The Hawker Hurricane is a British single-seat fighter aircraft of the 1930s-1940s that was designed and predominantly built by Hawker Aircraft Ltd for the Royal Air Force (RAF). Although overshadowed by the Supermarine Spitfire, the aircraft became renowned during the Battle of Britain, accounting for 60% of the RAF's air victories in the battle, and served in all the major theatres of the Second World War.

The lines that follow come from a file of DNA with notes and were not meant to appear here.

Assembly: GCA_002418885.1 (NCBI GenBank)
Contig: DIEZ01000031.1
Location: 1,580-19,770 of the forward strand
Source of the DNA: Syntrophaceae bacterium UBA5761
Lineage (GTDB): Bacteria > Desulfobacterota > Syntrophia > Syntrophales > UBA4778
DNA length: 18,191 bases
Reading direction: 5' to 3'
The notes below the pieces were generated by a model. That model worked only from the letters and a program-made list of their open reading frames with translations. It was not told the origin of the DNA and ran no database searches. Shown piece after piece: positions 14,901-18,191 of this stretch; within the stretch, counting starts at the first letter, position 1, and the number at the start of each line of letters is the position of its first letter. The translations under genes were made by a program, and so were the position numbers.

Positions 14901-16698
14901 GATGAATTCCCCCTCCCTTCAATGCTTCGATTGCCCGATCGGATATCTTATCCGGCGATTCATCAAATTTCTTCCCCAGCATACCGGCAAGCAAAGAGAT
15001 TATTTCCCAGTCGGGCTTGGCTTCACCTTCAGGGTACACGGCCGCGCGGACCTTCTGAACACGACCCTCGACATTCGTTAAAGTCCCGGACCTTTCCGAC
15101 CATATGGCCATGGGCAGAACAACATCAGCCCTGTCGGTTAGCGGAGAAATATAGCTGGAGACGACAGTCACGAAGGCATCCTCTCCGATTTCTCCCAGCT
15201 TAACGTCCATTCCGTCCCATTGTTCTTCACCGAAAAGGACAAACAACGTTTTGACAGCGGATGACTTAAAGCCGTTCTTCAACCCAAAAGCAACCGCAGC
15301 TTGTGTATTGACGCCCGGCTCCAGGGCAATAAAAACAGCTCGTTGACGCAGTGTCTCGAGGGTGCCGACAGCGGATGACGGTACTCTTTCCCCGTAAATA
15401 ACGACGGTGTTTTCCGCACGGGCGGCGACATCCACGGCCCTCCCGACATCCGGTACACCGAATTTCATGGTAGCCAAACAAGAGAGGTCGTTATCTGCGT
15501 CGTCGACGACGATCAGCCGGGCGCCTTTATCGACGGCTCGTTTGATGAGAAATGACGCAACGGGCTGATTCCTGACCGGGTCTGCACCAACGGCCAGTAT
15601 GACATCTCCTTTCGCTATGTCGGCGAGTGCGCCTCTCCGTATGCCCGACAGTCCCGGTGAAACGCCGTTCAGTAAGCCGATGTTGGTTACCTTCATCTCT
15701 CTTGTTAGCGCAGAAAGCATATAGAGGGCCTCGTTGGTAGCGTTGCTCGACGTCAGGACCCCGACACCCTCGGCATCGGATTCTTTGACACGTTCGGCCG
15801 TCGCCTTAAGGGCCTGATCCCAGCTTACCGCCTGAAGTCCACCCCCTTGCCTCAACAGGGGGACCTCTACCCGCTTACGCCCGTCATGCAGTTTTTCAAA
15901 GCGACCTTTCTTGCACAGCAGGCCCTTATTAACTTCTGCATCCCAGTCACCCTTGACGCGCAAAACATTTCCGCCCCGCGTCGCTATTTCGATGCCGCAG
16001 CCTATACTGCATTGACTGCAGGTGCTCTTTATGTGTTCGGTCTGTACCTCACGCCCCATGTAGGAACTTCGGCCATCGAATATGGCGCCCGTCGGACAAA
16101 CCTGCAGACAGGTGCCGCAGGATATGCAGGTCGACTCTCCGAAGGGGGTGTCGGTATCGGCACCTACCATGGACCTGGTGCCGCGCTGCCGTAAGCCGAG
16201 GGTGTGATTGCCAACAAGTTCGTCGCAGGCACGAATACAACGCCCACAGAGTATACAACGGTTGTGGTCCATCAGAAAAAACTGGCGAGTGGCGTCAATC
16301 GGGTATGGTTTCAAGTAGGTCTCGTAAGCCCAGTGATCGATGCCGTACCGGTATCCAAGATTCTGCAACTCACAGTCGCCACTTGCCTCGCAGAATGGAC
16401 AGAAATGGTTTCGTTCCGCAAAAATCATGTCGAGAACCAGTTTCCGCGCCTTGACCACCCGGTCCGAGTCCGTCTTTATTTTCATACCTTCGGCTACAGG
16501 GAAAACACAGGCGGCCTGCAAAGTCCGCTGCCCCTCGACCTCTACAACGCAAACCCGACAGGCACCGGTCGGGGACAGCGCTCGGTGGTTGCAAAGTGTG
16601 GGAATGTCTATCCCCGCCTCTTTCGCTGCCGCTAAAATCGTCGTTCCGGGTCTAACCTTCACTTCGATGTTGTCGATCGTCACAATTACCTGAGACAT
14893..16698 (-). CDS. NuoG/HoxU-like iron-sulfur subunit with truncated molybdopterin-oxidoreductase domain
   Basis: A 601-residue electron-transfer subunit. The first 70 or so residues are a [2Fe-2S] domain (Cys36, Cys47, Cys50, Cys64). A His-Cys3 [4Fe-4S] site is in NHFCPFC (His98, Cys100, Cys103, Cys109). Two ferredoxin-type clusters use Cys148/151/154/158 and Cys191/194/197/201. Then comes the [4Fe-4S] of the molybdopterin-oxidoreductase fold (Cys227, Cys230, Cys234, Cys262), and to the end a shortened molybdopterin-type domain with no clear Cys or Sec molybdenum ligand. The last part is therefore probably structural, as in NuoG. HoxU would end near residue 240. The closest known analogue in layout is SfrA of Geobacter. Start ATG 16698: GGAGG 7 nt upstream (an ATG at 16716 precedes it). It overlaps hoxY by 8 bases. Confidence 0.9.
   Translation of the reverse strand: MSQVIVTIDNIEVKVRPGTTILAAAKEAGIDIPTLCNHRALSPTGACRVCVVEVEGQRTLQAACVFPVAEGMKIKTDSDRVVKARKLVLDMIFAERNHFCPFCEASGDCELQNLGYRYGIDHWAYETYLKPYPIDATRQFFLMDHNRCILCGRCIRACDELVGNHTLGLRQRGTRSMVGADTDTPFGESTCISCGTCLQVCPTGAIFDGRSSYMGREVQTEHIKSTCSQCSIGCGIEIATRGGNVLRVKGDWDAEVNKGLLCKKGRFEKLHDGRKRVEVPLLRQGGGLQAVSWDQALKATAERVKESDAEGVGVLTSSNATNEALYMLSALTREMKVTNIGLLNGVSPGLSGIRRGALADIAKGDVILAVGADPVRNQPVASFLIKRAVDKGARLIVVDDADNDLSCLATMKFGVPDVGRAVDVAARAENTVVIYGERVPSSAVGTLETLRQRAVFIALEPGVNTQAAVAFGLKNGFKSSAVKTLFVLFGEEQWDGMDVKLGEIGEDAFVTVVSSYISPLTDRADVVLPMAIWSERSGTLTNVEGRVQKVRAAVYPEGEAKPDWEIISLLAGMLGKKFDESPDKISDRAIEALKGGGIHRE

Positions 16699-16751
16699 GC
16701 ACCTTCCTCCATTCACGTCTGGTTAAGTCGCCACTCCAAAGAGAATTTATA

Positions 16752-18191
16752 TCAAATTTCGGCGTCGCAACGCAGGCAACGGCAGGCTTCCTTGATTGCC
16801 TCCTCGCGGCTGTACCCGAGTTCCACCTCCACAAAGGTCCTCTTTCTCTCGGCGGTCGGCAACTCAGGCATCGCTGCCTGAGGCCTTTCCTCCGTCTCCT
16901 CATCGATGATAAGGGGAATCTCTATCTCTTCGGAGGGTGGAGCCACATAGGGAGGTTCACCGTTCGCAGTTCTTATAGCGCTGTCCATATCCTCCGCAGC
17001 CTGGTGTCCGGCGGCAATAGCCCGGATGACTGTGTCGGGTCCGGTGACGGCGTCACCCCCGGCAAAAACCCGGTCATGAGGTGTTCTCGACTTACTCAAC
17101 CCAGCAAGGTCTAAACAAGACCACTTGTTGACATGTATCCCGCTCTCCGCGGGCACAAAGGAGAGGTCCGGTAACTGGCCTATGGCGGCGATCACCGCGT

The 1930s design evolved through several versions and adaptations, resulting in a series of aircraft which acted as fighters, bomber-interceptors, fighter-bombers (also called "Hurribombers") and ground support aircraft. Further versions known as the Sea Hurricane had modifications which enabled operation from ships. Some were converted as catapult-launched convoy escorts, known as "Hurricats". More than 14,585 Hurricanes were built by the end of 1944 (including at least 800 converted to Sea Hurricanes and some 1,400 built in Canada by Canadian Car and Foundry).
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